Without a program being debugged, they generate errors. And the heart of debugging lies in the process to find out what causes these errors.

//1.
main()

{
int suite=1;
switch (suite);
{

case 0:
printf("\nClub");
case 1:

printf("\nDiamond");
}
}

//2.

main()
{
int temp;
scanf ("%d", &temp);

switch (temp)
{
case (temp<=20):

printf("\nOooooooohhhhh! Damn Cool!");
case (temp>20 && temp<=30):

printf("\nRain rain here again! ");
case (temp>30 && temp<=40):

printf("\nWish I am on Everest");
default:
printf("\nGood old nagpur weather");

}
}

//3.

main()
{

float a=3.5;
switch (a)
{

case 0.5:
printf("\nThe art of C");
break;

case 1.5:
printf("\nThe spirit of C");
break;

case 2.5:
printf("\nSee through C");
break;

case 3.5:
printf("Simply C");
}
}

//1)the error lies in the semicolon after the switch statement.

//2)This program cannot execute cuz a condition cannot be specified within a case

//statement.

//3)floating point numbers are not allowed in case statements.

### Menu driven program - calculates factorial, detects a prime number, even/odd

Write a menu driven program which has the following options:
1. Factorial of a Number
2. Prime or Not
3. Odd or Even
4. Exit

Make use of a switch Statement.

Outline of the program:

main()
{
int choice;
while (1)
{
printf("\n1. Factorial");
printf("\n2. Prime");
printf("\n3. Odd/ Even");
printf("\n4. Exit");
scanf ("%d", &choice);

switch (choice)
{
case 1:
//logic for factorial of a number
break;
case 2:
//logic for deciding a prime number
case 3:
//logic for odd/even
break;
case 4:
exit();
}
}
}

NOTES:
1) The statement while(1) puts the entire logic in an infinite loop. This is necessary
since the menu must keep reappearing on the screen once an item is selected and an
appropriate action is taken.
2) exit() is a standard library function. When it gets executed the program execution is
immediately terminated. Note that a break would not have worked here because it would have
taken control only outside the switch and not outside the while.

#include<stdio.h>

main()

{
int choice, factorial, temp, number, i;
//The while(1) is needed so that the program runs in an infinite loop!

while (1)
{
printf("\n1. Factorial");

printf("\n2. Prime");
printf("\n3. Odd/ Even");
printf("\n4. Exit");

scanf ("%d", &choice);

switch (choice)
{
case 1:

//The following snippet calculates the factorial of a number.
printf("\nEnter the Number:");

scanf ("%d", &number);
for (temp=1,factorial=1; temp<=number;temp++)

{
factorial=factorial*temp;
continue;
}

printf("Factorial=%d\n\n",factorial);
break;

case 2:

//The following snippet detects a prime number.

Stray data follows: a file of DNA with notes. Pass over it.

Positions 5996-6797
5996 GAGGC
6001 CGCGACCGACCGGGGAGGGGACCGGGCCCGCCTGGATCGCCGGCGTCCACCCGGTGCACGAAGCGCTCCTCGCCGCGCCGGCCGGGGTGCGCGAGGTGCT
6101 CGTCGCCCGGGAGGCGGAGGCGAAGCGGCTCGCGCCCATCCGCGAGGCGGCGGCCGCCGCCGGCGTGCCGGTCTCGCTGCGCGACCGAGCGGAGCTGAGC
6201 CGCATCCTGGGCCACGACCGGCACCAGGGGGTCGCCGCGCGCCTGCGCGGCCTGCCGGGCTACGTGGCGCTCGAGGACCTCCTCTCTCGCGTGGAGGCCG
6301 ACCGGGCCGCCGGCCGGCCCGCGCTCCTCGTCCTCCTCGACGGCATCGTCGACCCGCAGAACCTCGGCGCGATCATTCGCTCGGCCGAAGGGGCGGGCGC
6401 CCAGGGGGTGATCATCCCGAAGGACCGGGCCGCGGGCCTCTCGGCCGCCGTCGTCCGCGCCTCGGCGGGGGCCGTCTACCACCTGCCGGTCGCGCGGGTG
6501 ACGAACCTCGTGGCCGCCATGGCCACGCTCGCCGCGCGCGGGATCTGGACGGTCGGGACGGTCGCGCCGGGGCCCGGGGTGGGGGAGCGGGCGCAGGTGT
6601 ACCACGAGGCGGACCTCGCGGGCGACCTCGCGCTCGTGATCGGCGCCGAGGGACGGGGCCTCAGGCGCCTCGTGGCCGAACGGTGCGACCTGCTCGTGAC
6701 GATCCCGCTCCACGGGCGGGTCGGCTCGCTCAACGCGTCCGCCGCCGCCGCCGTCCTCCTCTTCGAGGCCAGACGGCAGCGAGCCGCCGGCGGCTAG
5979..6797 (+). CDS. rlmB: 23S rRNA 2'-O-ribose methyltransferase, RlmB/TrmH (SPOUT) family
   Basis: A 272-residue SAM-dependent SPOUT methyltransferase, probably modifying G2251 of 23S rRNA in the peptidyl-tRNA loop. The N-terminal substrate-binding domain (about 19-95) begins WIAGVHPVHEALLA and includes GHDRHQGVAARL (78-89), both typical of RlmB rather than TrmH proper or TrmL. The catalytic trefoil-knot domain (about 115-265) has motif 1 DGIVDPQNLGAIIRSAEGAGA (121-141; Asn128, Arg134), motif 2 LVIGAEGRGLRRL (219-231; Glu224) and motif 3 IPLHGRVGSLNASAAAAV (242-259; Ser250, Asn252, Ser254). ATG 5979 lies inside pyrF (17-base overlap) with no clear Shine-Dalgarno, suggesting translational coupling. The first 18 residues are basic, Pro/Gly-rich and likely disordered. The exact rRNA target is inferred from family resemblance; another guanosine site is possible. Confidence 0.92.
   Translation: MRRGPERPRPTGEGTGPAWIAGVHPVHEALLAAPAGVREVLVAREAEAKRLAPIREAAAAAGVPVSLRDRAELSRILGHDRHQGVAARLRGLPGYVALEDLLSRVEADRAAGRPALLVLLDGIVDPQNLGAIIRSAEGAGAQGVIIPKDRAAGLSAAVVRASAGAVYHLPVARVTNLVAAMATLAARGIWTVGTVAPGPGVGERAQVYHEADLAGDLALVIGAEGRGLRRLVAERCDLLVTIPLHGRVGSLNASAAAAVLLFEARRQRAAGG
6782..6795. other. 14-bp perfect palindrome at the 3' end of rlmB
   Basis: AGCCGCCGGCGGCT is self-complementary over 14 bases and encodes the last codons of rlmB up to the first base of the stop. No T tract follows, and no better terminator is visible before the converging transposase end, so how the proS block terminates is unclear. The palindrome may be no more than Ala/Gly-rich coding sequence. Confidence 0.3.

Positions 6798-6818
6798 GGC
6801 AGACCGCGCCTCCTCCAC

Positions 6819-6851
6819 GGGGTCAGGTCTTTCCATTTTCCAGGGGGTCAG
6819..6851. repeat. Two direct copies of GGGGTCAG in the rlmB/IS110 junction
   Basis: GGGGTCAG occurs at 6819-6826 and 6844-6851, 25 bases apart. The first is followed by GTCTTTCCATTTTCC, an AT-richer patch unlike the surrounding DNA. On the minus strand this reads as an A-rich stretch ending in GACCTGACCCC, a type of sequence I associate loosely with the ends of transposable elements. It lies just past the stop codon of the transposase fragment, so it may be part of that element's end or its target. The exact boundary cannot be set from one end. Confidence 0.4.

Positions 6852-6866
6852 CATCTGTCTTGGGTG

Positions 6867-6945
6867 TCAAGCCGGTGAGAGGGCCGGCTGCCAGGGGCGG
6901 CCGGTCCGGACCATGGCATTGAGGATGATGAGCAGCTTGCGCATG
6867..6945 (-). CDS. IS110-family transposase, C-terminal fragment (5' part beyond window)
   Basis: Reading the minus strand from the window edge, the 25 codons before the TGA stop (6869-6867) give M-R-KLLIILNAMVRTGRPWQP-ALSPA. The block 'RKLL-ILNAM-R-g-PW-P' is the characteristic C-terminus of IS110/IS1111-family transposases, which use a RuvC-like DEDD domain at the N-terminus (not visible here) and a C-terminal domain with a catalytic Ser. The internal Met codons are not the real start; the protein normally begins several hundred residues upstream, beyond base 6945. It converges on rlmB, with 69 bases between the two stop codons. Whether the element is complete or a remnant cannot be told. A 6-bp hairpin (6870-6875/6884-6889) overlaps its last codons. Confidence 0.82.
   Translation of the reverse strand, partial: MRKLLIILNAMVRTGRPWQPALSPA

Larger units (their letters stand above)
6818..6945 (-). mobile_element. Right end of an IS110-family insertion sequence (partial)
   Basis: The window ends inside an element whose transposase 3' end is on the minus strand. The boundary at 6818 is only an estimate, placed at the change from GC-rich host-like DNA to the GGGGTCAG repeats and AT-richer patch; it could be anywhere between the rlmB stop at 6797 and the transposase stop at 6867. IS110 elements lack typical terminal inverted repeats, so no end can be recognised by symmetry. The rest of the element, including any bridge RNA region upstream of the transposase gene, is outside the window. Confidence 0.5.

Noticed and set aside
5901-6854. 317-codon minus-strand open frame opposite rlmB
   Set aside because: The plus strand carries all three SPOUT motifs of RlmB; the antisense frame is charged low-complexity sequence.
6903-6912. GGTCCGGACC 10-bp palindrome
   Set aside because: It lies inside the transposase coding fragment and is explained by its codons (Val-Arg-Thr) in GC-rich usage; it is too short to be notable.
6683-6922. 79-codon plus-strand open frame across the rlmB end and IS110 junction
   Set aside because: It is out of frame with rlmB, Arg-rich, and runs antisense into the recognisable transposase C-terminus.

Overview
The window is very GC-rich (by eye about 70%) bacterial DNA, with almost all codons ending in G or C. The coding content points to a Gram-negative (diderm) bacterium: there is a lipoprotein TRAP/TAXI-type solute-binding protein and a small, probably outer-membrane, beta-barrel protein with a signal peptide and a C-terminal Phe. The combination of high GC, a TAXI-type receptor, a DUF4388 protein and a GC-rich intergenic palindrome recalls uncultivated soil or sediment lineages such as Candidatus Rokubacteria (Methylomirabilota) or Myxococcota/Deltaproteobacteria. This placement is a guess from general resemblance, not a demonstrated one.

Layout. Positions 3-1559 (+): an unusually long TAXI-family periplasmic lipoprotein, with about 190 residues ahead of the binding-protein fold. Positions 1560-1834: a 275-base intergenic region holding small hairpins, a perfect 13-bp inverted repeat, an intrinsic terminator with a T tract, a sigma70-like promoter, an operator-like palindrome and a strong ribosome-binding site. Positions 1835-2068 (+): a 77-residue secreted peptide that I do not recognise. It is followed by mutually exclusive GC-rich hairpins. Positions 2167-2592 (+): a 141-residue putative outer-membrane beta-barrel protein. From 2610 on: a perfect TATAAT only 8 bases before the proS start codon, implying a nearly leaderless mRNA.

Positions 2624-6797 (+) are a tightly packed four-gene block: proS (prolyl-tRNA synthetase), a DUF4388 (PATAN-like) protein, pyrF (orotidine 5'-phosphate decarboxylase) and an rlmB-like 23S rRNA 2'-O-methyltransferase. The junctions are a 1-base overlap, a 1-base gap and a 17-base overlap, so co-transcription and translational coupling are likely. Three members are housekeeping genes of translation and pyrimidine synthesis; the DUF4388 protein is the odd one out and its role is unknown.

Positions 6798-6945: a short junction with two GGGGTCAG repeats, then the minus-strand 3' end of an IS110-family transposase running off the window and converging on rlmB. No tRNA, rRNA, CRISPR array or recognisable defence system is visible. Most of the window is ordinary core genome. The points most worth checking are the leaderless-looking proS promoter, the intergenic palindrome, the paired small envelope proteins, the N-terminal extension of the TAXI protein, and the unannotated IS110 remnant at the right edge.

printf("Enter the Number:");

scanf ("%d", &number);

if (number==1)

{
printf("The Number 1 is a Unique Number.\n\n ");
}

for (i=2; i<=number-1; i++)

{
if (number%i==0)
{

printf("Number is not prime\n\n");
break;
}

if (number==i || number%i !=0)

{
printf("Number is Prime\n\n");
break;
}

}

break; //break out of this case.

case 3:
//The following snippet detects Even/Odd Numbers.
printf("Enter the Number:");

scanf ("%d", &number);
if (number%2==0)

{
printf("The number is Even\n\n");
}
else

{
printf("The number is Odd\n\n");
}
break;

case 4:
//The Following command comes out of the program.
exit();

default:
printf("You have entered the wrong choice. Please try again. \n");
break;
}

}
}

The file can be found at:

### A Program with and without the go-to statement.

The goto statement makes a C Programmer's life only worse. Because of goto, it becomes hard to debug programs and find out and correct errors. With goto, the sequence of program execution changes abruptly, and so it also becomes very difficult to understand the programs.

Of course, we can do without goto. But the only thing is that we need to combine the other instructions. One such example is provided here. The first program makes use of the goto statement, which appears to be fascinating.
But then, as said earlier, the effect of goto can be realized by using other statements as well. That is being demonstrated in the next program.

Program with goto:

#include<stdio.h>
main()
{

int i, j, k;
for (i=1; i<=3; i++)

{
for (j=1; j<=3; j++)

{
for (k=1; k<=3; k++)

{
if (i==3&& j==3&&k==3)

goto out;
else
printf("%d %d %d \n", i, j, k);

}
}
}

out:
printf("Out of the loop at last!");

}

Program without goto:

#include<stdio.h>
main()
{

int i, j, k;
for (i=1; i<=3; i++)

{
for (j=1; j<=3; j++)

{
for (k=1; k<=3; k++)

{
if (i==3&& j==3&&k==3)

continue;
else
printf("%d %d %d \n", i, j, k);

}
continue;
}
continue;
}

printf("Out of the loop at last!");

}

### Predict the output (switch case problems)

Following are the problems, whose outputs you should be able to guess without running these code snippets on the computer. Good knowledge of "switch and case" statements is necessary for solving these.

//1

main()

{
char suite=3;
switch (suite)

{
case 1:
printf("\nDiamond");

case 2:
default:

printf("\nHeart");
}
printf("\nI thought one wears a suite.");

}

//2

main()
{
int k, j=2;

switch(k=j+1)
{
case 0:

printf("\nTailor");
case 1:
printf("\nTutor");

case 2:
printf("\nTramp");
default:

}
}

//3

main()
{
int i=0;
switch (i)

{
case 0:
printf("\nTemple is a non-issue");

case 1:
printf("\nAandhi is never stable");
case 2:

printf("\nMandal will ruin India");
case 3:
printf("\nWe want better politicians");

}
}

//4

main()
{

char ch='a';
switch (ch)
{

case 'a':
case 'b':
printf("\nYou entered b");

case 'A':
printf("\na as in ashar");
}
}

main()
{
char i='1';

switch (i)
{
case 0:
printf("\nFeeding Fish");

case 1:
printf("\nWeeding Grass");
case 2:
printf("\nmending roof");

default:
printf("\nJust to survive");
}
}

//1. Heart

// I thought one wears a suite.

//3. Temple is a non-issue
//Aandhi is never stable

//Mandal will ruin India
//We want better politicians

//4. You entered b.
// a as in ashar.

//5. Just to survive.